Waiting for a Ride

If you’re a member of the disabled community, chances are very good you spend a fair amount of time waiting. The more limiting your disability, the more you have to depend on others and thus the greater the time you wait. Before my accident, I was not a patient man. Waiting for a table in a restaurant never happened. I would walk out on a doctor’s appointment if I believed I was kept waiting too long. Patience was not my virtue. All of that has changed, changed by my circumstances and changed by my disability. My friend Andy says if you’re going to be in this chair anyway you might as well make the best of it. That’s true, but waiting for this ride is proving especially difficult.

Being indoors so much has been a very difficult adjustment for me even after all these years. When I was able-bodied I was always out doing something. Even in the winter I was cross-country skiing, snowshoeing or hiking. With another long winter approaching, I decided to do something about it. This ride had been on my “bucket list” since before I was hurt. My buddy Andy had already had his ride in Utah years ago. I Googled it and came up with Cupcake Mushing not far from my home. A phone call My ride awaitsset the plan into motion. They seemed as enthusiastic as I was. The conditions were ideal. The area we were going to had just got 4 feet of Lake Effect snow so we were set for next the weekend. I assembled my entourage my son, my nurse and several close friends. We borrowed and gathered the equipment we thought we would need. Neither we nor the mushers had done anything like this before, so we need to be prepared to adapt. Several days before we were to go, the weather changed dramatically. Unusually warm temperatures caused a quick snow melt, then it rained and what snow was left turned to ice. We rescheduled, but had to cancel again as conditioned had not improved. So now we’re on a wait and see basis and I find it very difficult waiting for my ride.
Andy ready to go on his ride

One response to “Waiting for a Ride

  1. I sure hope you haven’t been sitting out there in the sled all wrapped up in blankets. Now that WOULD be crazy. As if the idea for anyone to go dog sledding in freezing snow when it’s below freezing with wind chill factors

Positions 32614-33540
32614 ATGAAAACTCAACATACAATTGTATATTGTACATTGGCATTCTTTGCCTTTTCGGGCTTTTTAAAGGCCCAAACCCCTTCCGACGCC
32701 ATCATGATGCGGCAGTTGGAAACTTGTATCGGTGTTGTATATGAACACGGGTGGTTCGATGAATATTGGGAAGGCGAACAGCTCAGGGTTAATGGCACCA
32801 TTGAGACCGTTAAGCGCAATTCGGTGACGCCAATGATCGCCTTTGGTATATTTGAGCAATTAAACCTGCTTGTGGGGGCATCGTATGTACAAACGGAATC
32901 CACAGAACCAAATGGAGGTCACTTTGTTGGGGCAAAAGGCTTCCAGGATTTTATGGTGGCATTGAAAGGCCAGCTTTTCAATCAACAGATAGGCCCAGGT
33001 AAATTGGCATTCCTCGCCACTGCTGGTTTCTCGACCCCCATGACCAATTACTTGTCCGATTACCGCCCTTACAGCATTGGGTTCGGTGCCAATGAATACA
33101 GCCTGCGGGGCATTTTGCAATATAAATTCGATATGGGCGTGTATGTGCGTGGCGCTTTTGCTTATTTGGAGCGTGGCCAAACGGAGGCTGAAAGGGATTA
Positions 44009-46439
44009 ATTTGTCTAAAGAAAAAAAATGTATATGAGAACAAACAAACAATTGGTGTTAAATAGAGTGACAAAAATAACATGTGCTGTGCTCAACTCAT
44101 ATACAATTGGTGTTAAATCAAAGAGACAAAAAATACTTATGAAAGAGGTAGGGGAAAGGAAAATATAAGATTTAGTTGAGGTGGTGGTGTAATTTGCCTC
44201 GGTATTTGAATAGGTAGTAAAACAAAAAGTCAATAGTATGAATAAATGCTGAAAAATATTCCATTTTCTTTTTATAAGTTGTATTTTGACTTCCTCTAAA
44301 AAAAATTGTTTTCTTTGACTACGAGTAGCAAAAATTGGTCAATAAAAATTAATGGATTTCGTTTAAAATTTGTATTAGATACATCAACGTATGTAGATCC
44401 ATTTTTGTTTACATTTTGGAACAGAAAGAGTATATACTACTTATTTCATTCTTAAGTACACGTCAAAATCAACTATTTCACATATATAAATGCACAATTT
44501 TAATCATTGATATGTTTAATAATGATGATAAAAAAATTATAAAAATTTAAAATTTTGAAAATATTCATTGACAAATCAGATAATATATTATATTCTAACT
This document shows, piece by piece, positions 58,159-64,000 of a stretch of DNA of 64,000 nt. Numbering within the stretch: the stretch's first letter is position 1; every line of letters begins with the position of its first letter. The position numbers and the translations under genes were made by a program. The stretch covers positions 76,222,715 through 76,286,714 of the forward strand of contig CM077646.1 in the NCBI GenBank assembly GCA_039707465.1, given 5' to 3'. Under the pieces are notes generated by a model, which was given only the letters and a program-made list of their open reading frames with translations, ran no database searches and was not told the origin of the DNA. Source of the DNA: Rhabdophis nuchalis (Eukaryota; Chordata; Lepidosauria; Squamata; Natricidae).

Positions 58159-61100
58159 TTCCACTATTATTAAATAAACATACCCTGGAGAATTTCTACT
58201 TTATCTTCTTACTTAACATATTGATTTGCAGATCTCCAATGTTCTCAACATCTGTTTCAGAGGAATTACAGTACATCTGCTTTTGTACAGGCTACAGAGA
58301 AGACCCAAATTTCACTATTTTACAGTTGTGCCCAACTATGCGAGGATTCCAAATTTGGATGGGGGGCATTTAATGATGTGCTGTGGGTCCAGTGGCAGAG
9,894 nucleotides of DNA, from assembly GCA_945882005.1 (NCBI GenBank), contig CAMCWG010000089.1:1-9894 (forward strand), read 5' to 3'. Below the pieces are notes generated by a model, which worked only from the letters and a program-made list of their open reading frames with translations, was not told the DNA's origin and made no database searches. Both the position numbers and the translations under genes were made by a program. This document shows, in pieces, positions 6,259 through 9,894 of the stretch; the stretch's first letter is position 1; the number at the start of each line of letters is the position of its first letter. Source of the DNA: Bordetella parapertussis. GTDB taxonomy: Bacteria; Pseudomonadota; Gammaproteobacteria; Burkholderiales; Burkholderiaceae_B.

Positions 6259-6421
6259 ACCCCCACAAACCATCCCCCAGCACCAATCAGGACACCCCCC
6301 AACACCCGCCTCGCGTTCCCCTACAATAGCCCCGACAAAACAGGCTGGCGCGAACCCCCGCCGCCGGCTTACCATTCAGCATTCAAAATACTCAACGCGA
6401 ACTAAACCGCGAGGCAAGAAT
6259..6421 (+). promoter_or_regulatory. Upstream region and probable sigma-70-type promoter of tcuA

making it way below freezing isn’t crazy in the first place. But I’m one of
    those people who thinks an adventure is driving to San Francisco to walk
    across The Bridge.

    Patience is one of those things we learn as we get older I think. We begin to realize the world doesn’t revolve around us, and that we have to wait to have our wants met, while the needs of others are met. It’s been difficult for me to learn. I have come a really long way. I think what’s most difficult for me is not going in the opposite direction thought wise, to giving up on the idea that there’s no point in ever planning anything for adventure or goals, because there’s no chance they will happen. It’s easy to give up when events that you look forward to are cancelled over and over, by situations beyond your control or because of the choices others make. It’s easy for that to lead to an attitude of defeat and sadness. Sometimes that’s made me feel like giving up on planning anything at all. Other times I realize that life is just hard and as adults stuff happens, we have to handle our responsibilities, which means we’ll often have to face disappointments, so I need to just get over it.

    Wow, how did I take your lovely story of dog sledding and turn it into a
    Debbie Downer Diary? There was a long time when many of my plans were put on hold because of responsibilities and decisions made by others. I waited, waited, waited. Then I quit waiting all the time and started doing stuff on my own. It wasn’t perfect, it wasn’t often, it wasn’t exactly what I wanted, but I think it was a balance between denial and patience, because I do feel there is a difference.

    So you will get that dogsled ride, and all you have to do is be patient. It will happen this winter. Have a really cool time!

Leave a Reply

Fill in your details below or click an icon to log in:

WordPress.com Logo

You are commenting using your WordPress.com account. Log Out / Change )

Twitter picture

You are commenting using your Twitter account. Log Out / Change )

Facebook photo

You are commenting using your Facebook account. Log Out / Change )

Google+ photo

You are commenting using your Google+ account. Log Out / Change )

Connecting to %s